The 28-year old guard got a double-double of 14 points and thirteen assists, while his team crushed Balkan (#5, 1-6) with 16-point margin 95-79. Mures maintains the 4th position in Balkan League group B. Mures is a typical solid league team placed somewhere in the middle or a little bit lower in the standings. They need more victories to improve their 3-4 record. Cooley has many years of experience at Mures, through which he has constantly improved. Indiana Tech graduate has very impressive stats this year. Cooley is league’s best passer with 8.5apg. Cooley is in league’s top in and averages solid 3.0spg.

— Patrick Hayes | Great Lakes Hoops

Greg Burks retired from basketball after a productive pro career in Germany.

Because he’s never been the biggest guy on a basketball court, Flint Northern grad Greg Burks has spent his basketball career proving people wrong.

Out of high school, he ended up going to small Prairie View A & M where he turned himself into one of the best guards in the country at that level. His standout college career turned into a successful pro basketball career spent in Germany.

Burks, who is often found working out in Flint area gyms as well as working with the city’s young players, recently decided to retire from basketball. Below are a few questions with him about his career:


Jeff Grayer talked about the importance of basketball to Flint's history.

I have a series running at SLAM currently that attempts to rank the top 30  NBA/ABA-producing high schools of all-time, and two Michigan schools are in this week, Flint Northwestern at No. 23 and Lansing Everett at No. 21.

For the series, I talked to alums from some of the schools. Jeff Grayer had this to say about Northwestern:

“When I was growing up, there were two things Flint was known for. One was General Motors, of course, and the other was sports. Basketball has always been a history, a tradition in our community. It’s meant so much to the area. High school basketball has been just a pillar of the community and something that everyone looked forward to, just going and seeing the young talent grow and see some of the greats who have come out of here today.”

Here’s Desmond Ferguson on the tradition at Everett:

“That reputation [that Everett has] does the same thing that Magic (Johnson) did for my generation and generations before and after me … it provided hope. It sounds cliché, but it’s so true. So many young boys and girls fail to reach their dreams because they do not feel any sense of hope. When you have individuals that come from the same background, environment and communities as you, and they are successful, you tend to feel that you may be able to reach that same type of success as well.”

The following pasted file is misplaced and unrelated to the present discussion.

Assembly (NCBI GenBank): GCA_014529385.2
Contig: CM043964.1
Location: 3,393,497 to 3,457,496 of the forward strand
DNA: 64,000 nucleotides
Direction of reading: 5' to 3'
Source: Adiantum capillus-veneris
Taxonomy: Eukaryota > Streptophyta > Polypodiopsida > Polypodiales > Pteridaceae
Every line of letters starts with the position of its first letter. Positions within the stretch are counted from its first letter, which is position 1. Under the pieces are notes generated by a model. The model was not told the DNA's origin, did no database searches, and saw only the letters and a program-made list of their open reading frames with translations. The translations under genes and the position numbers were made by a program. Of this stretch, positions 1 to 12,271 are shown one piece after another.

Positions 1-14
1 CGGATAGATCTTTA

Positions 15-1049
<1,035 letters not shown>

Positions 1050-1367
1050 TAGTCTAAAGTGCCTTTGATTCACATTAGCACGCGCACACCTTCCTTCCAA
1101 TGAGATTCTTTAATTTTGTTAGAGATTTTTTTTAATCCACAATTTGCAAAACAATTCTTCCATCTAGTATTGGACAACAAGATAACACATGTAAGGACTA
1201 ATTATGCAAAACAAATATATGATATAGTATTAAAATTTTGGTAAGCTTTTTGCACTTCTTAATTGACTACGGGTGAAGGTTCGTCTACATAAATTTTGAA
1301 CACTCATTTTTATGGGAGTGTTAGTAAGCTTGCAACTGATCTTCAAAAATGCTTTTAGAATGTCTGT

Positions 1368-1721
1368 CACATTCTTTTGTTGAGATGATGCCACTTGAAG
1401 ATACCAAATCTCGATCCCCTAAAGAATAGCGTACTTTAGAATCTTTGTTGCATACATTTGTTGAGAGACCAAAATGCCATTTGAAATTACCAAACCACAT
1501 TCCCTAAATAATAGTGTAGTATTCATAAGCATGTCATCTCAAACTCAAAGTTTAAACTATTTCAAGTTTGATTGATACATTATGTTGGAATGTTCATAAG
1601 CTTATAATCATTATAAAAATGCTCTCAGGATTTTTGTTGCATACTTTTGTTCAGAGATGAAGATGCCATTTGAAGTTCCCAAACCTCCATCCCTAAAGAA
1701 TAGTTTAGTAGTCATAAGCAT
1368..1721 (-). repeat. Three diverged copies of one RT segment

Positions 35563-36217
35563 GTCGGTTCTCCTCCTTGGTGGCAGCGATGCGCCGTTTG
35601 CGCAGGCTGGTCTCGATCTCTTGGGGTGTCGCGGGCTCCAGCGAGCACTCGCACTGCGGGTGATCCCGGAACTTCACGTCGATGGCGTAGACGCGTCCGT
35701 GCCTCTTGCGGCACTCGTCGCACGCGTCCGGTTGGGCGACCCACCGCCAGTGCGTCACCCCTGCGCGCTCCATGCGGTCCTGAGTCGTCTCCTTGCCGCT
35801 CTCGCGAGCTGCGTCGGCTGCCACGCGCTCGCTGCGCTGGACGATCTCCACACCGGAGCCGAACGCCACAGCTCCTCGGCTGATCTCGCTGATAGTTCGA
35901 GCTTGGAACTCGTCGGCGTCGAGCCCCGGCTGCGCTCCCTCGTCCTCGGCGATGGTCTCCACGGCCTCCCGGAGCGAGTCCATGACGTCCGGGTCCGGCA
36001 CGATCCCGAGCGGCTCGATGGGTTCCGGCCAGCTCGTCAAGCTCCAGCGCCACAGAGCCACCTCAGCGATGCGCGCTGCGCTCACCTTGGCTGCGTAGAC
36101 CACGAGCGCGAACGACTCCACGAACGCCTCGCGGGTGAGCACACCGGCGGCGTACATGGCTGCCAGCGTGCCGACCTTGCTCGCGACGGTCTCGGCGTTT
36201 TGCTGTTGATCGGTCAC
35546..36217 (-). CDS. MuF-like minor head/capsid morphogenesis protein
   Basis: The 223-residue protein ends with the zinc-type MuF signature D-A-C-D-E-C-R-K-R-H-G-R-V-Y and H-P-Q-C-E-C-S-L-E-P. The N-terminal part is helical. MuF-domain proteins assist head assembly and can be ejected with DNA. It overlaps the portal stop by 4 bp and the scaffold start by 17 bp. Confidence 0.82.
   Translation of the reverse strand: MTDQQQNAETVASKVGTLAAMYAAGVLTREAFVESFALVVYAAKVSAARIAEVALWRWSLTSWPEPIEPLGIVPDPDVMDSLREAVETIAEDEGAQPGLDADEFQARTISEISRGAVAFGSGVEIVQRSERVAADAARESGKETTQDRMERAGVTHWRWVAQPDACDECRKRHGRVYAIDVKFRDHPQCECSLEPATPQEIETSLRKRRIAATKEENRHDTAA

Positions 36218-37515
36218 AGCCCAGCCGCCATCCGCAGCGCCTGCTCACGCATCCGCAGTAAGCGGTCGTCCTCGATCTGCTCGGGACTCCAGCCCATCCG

The series is called ‘High School Hierarchy‘, so check out the link to scroll through the schools SLAM has unveiled so far. There will be five more listed each Thursday until we get to No. 1, and without giving too much away, there will be at least one more Michigan school to look for on the list.

— By Patrick Hayes | Great Lakes Hoops

Trent Tucker

Trent Tucker, a former Flint Northwestern and University of Minnesota star, went on to a successful career as a role player and 3-point marksman off the bench for the New York Knicks and Chicago Bulls during a 10-year NBA career.

But 20 years ago, on a Martin Luther King Jr. Day game between his Knicks and the Bulls, Tucker hit a shot that changed modern NBA rules. From the New York Times’ Off the Dribble blog:

“I caught it, turned to shoot and there was Pippen jumping out at me with those long arms,” Tucker said. He caught the pass, turned his body and somehow arced the shot over Pippen’s outstretched left arm. What came next was nothing but net and an explosion of noise.

Paul Mihalak, the lead official, consulted Ronnie Nunn, who was on the sideline, signaling the timekeeper, Bob Billings, when to start the clock. Nunn told Mihalak that, in his opinion, Tucker had released the shot before the buzzer.

The outcome stood. The Bulls trudged off while the Knicks, Tucker said, “got into the shower before they could call us back to replay the whole thing.”

That shot came with just a tenth of a second remaining on the clock, and after that season, spurred the NBA to enact the “Trent Tucker Rule.” Basically, that’s when the league decided that players could only catch and shoot the ball if there were three tenths of a second or more remaining on the clock. Anything below three tenths would have to be a tip because, the league deemed, in less than three tenths, it is impossible for a player to catch the ball and go through a natural shooting motion.

— By Patrick Hayes | Great Lakes Hoops

Many people know that Washington Wizards player JaVale McGee has ties to the Flint area, so we claim him as one of our own.

Younger basketball fans in Flint might not understand what McGee’s tie is, however. His mom, Pam McGee (and his aunt, Paula McGee, for that matter), is one of the best women’s basketball players of all-time. She went on to a standout career at USC, won a gold medal in the Olympics, played professionally overseas, then finished her basketball career in the WNBA when the league launched in the late 1990s.

And according to this video, courtesy of Washington Wizards blog Truth About It, Pam might just get a cameo role in her son JaVale’s (aka ‘The JaValevator’) performance during the NBA Slam Dunk Contest at All-Star Weekend:

As long as she helps JaVale have a better effort than this one, she should be OK.

— Patrick Hayes | Great Lakes Hoops